top of page
  • Andy Harker


Updated: Jun 16, 2021

Perhaps the most neglected dynamic of ministry training.

I was convicted recently by a simple, vital truth that I have not been giving proper weight.

I love the Paul-Timothy mentoring relationship (Phil. 2:22) as a model for ministry training that is:

1. Holistic – concerned about the formation of character, convictions, competencies; aware of context, culture and community; seeing and doing; ‘teaching, conduct, aim in life, faith, patience, love, steadfastness’ (2 Tim. 3:10).

2. Horizontal – serving side by side in the gospel (Phil. 2:22) as co-workers (Rom. 16:21; 1 Thess. 3:2); not about power play or cloning or career progression but rather brothers pointing brothers to Jesus.

3. Humbling – looking to the interests of others (Phil. 2:4); both the ‘Paul’ who gives the platform to ‘Timothy’ and spends time investing in him; and the ‘Timothy’ who forgoes a ‘normal job’, goes back to school and joins Paul in suffering for the gospel.

4. Hearing – ‘Follow the pattern of sound words that you heard from me’ (2 Tim. 1:13); ‘What you have heard from me’ (2 Tim. 2:2); there is a doing component but everything flows from quality time hearing the apostolic word of Christ.

5. Harvest field-orientated – sharing the compassion of Christ (Matt. 9:36); concerned not just to fill pulpits but to raise up those who will seek the lost; not just training leaders for ‘my church’ but genuinely happy for the best we’ve invested in to go away to serve in another part of the Lord’s harvest field.

I think that mentoring pattern is really important. But there’s one thing I’ve missed out of that list. I was struck between the eyes by it when reading 2 Timothy with Jonathan Griffith’s Ministry Medical recently:

I thank God… as night and day I constantly remember you in my prayers… (2 Tim. 1:3)

Prayer was the great secret behind the effectiveness of [Paul’s] discipleship of young leaders like Timothy. (Ministry Medical, p.17)

Paul prayed for those he was mentoring. It’s not a complicated point. But it made me think – in all I’ve written and taught on the subject of training and mentoring – how much emphasis have I put on the great need to pray for those we mentor? More importantly, how much do I actually pray for those I’m involved in training or investing in?

So here are four reasons why we (I talk to myself and anyone involved in training up others) desperately need to be praying for those we are seeking to mentor – and you’ll see there are implications for the whole shape of the mentoring relationship.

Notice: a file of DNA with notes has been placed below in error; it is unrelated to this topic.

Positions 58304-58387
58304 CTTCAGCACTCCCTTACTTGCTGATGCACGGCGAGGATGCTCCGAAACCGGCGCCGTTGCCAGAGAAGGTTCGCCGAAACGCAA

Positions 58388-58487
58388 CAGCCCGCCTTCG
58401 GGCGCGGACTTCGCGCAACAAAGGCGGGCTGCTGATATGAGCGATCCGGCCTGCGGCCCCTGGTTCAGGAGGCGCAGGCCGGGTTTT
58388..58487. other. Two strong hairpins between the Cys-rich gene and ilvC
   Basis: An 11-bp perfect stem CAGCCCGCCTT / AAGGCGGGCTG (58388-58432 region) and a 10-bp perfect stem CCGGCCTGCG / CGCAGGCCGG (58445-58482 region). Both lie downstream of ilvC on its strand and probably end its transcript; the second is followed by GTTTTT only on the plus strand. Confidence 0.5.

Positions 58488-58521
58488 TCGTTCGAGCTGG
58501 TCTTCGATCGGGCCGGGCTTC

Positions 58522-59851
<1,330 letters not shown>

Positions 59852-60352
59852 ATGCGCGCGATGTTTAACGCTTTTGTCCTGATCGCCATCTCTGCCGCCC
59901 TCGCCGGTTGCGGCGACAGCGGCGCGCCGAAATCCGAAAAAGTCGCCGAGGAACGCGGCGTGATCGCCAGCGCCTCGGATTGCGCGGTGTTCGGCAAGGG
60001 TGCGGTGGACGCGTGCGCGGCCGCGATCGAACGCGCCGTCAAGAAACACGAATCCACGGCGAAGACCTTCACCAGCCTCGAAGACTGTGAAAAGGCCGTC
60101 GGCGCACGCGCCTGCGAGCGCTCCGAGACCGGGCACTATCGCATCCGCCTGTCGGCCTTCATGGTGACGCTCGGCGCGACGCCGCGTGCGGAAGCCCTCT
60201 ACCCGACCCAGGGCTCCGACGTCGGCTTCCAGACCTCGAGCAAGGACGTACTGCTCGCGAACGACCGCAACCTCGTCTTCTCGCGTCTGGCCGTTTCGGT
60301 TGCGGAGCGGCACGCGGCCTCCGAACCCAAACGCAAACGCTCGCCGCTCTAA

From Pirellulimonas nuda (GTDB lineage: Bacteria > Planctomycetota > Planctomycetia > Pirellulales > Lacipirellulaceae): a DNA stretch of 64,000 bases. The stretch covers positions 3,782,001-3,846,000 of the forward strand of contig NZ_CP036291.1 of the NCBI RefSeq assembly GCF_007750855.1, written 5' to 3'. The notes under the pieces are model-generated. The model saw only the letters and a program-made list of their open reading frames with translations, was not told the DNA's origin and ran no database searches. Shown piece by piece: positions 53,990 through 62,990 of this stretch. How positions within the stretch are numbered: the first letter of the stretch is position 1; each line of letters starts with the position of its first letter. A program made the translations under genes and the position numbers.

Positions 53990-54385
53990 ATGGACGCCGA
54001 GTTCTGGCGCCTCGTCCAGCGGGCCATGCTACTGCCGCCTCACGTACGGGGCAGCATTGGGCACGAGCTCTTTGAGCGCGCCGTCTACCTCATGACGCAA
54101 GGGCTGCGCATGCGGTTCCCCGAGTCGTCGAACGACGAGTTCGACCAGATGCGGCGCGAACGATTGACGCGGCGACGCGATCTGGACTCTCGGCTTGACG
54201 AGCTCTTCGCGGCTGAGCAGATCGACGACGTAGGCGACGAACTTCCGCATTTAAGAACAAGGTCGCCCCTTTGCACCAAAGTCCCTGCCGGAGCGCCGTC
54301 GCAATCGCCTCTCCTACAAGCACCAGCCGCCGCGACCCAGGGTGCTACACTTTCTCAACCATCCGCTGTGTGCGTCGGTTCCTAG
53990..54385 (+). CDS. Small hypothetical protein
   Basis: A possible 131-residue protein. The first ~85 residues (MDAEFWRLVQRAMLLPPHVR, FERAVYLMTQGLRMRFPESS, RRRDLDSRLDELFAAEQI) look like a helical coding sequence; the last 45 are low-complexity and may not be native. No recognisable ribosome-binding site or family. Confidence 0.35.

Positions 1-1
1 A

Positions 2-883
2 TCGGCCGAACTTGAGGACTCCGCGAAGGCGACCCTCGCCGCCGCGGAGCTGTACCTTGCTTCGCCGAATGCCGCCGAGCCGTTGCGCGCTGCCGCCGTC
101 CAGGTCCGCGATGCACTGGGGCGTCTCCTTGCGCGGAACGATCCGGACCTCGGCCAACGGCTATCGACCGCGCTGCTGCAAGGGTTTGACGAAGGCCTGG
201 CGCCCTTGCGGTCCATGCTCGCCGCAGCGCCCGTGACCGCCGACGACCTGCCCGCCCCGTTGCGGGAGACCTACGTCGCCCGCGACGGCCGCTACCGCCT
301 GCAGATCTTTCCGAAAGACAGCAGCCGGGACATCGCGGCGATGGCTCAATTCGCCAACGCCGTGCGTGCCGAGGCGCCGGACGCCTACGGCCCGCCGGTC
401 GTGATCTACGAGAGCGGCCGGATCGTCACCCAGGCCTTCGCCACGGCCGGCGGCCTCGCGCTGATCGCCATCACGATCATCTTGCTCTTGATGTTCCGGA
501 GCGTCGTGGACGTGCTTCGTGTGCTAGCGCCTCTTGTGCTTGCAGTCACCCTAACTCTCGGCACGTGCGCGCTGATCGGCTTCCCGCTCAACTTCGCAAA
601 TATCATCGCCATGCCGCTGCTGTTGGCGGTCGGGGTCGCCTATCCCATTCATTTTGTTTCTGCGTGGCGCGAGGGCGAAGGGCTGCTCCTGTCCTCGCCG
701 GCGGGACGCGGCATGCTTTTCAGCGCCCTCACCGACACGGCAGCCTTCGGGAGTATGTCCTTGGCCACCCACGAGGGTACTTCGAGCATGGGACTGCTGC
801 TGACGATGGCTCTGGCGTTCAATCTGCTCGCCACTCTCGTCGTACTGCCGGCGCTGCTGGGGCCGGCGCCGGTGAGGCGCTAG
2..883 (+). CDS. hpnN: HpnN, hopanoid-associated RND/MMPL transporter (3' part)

1. Because it reminds us who we are and whose we are. As we address our Heavenly Father, the Lord Almighty, we’re humbled and levelled; we’re reminded that trainer and trainee are fundamentally brothers, sinners saved by grace, little children of the Father, fellow servants of the King; we’re reminded that we are not to stumble or push our opinions on someone else’s servant for whom Christ died but rather seek to build them up (Rom. 14).

2. Because we can’t do anything and we need to feel that. A wise senior pastor recently said, ‘Raising up leaders sounds like a resurrection thing, and last time I checked we don’t have great skills in that department.’ On our knees we’re experiencing our complete inability to change hearts or accomplish anything of any lasting value. That’s important because a) it gives glory to God and b) it stops up from trying to force change ourselves. We become gentler.

3. Because we can’t do anything but God can. He is the one who raises the dead and raises leaders. He is the one who turns a son of thunder into an apostle of love; a Pharisee into a humbled preacher of grace; a cowardly denier into a courageous witness. He is the one who sends out workers into his harvest field and he commands us to pray that he would.

4. Because it expresses and increases and purifies our love for one another. Paul’s prayers for Timothy clearly flow out of a deep love (2 Tim. 1:4). And there is a positive feedback loop: the more you pray for people the more you love them and pray for them. And at the same time praying for people refines our intentions towards them and aligns our hearts with what God wants for them.

So how do we do that practically? Three quick suggestions from 2 Timothy 1:3:

1. “I thank God” – The most wonderful, joyful rocket to your prayers is starting with good time giving thanks for all the signs of grace in the life of a ‘Timothy.’ Try it.

2. “Night and day… constantly” - The Puritans pointed out that ‘continual’ lamb sacrifice was offered at morning and twilight (Num. 28:3-4) and so we can pray ‘continually’ for trainees by having set times – a system.

3. “Prayers” – The word is ‘petitions.’ Ask for specific things that they need. For a reminder of what they really need pray through 2 Timothy and then maybe the Order for the making of deacons in the BCP.


Andy Harker is Director of 9:38 Ministries. Their aim is serve churches by encouraging trainees and encouraging apprenticeship/trainee schemes at the local church level. Andy was a ministry apprentice in London, studying at Cornhill and then at theological college. After three years on a church pastoral team he moved with his family to Kenya to spend almost 7 years working alongside iServe Africa, an indigenous ministry in part inspired by 9:38, helping them to raise up gospel workers through ministry apprenticeships. He is a member of Dundonald Church Raynes Park.



bottom of page